Wendy: Has she been drinking water from the south?

Anne: So, your own mortality. And then there's the people who were critical - as I call it - scaffolding to my life. And then there's other people and so on and so on and so on. And so thinking about all of those things makes me feel different about each of those. And it's trying to work that out for yourself, isn't it? Tried to work out, what would I do if I lost Rob, what would that mean?

I've already talked about what would happen if I lost Steven. And so I think it's quite a complicated matter and the fact that I can talk to you guys about it, is a comforting thing. A really comforting thing. I know that I'm not on my own. I know that you won't laugh because I say something that might be on the face of it, quite ridiculous that it's a comforting thing to do.

Lindsay: But you know earlier we talked about the difference between being tough and resilient and we explored that a little bit and I think as well is that actually we're all quite wise women. And I think we would be more than survivors when those that we love dearest, die. Because – maybe because we have each other and we have the ability to articulate life and death in the way that we can. So I'm not saying it wouldn't be extremely hard, but I know that we’d all come out the other side.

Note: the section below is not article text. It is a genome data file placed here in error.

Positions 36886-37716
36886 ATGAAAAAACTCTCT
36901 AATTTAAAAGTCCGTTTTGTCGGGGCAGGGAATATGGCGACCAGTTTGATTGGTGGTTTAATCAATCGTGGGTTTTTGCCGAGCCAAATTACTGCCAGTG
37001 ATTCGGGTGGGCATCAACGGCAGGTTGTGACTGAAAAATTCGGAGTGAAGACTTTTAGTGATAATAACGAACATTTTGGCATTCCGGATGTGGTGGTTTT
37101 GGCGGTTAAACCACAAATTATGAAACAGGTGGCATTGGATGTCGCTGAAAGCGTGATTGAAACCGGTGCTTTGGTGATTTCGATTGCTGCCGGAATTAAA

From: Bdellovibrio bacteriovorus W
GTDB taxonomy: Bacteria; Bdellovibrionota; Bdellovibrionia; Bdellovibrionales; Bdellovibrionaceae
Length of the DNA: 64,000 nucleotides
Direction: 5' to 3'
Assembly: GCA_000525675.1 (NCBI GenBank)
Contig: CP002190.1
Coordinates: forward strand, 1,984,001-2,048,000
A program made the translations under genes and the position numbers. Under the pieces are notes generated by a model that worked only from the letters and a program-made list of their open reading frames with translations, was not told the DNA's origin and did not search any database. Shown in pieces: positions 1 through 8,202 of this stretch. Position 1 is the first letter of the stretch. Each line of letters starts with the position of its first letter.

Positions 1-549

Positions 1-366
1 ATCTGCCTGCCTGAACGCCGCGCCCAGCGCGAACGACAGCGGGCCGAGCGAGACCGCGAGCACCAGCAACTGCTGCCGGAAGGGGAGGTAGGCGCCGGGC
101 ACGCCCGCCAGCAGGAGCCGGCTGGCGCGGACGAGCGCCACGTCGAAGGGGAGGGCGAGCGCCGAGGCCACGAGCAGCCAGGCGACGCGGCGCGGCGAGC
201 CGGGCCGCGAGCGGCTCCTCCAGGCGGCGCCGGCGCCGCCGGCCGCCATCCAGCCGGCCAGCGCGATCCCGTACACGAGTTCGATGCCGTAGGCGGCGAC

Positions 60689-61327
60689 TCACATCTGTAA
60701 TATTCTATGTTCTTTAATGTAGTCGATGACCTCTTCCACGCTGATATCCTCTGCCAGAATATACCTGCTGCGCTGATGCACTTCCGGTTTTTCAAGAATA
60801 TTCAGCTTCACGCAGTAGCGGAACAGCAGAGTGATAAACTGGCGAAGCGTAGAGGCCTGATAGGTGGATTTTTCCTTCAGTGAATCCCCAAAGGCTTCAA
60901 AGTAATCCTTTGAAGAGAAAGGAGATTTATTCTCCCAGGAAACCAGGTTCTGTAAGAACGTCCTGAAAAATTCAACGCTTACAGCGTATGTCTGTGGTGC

Anne: Do you think that - this is something that just struck me with what you've just said. Do you think that if we do think sisterhood as a broad term is important in this conversation, ie. if we'd had our husbands here, whether we would have had the same conversation?

Maxine: I don't think we would. When I said to Simon – Simon said, “what does that mean in your diary?” cause it says in my electronic diary, ‘ANNE’S – death research’ and he said, “what does that mean?” And I explained what was happening and he went, "why would you want to go and do that?" I can't see – or certainly my husband wouldn't - I can't see our other halves sitting around the table having a similar conversation, at all.

Wendy: Absolutely not.

Maxine: And I think that's a male/female thing.

Anne: Does that make us lucky?

Wendy: Do you not think we’re the richer for it though as well?

Maxine: Oh, I agree. Yeah. Yeah.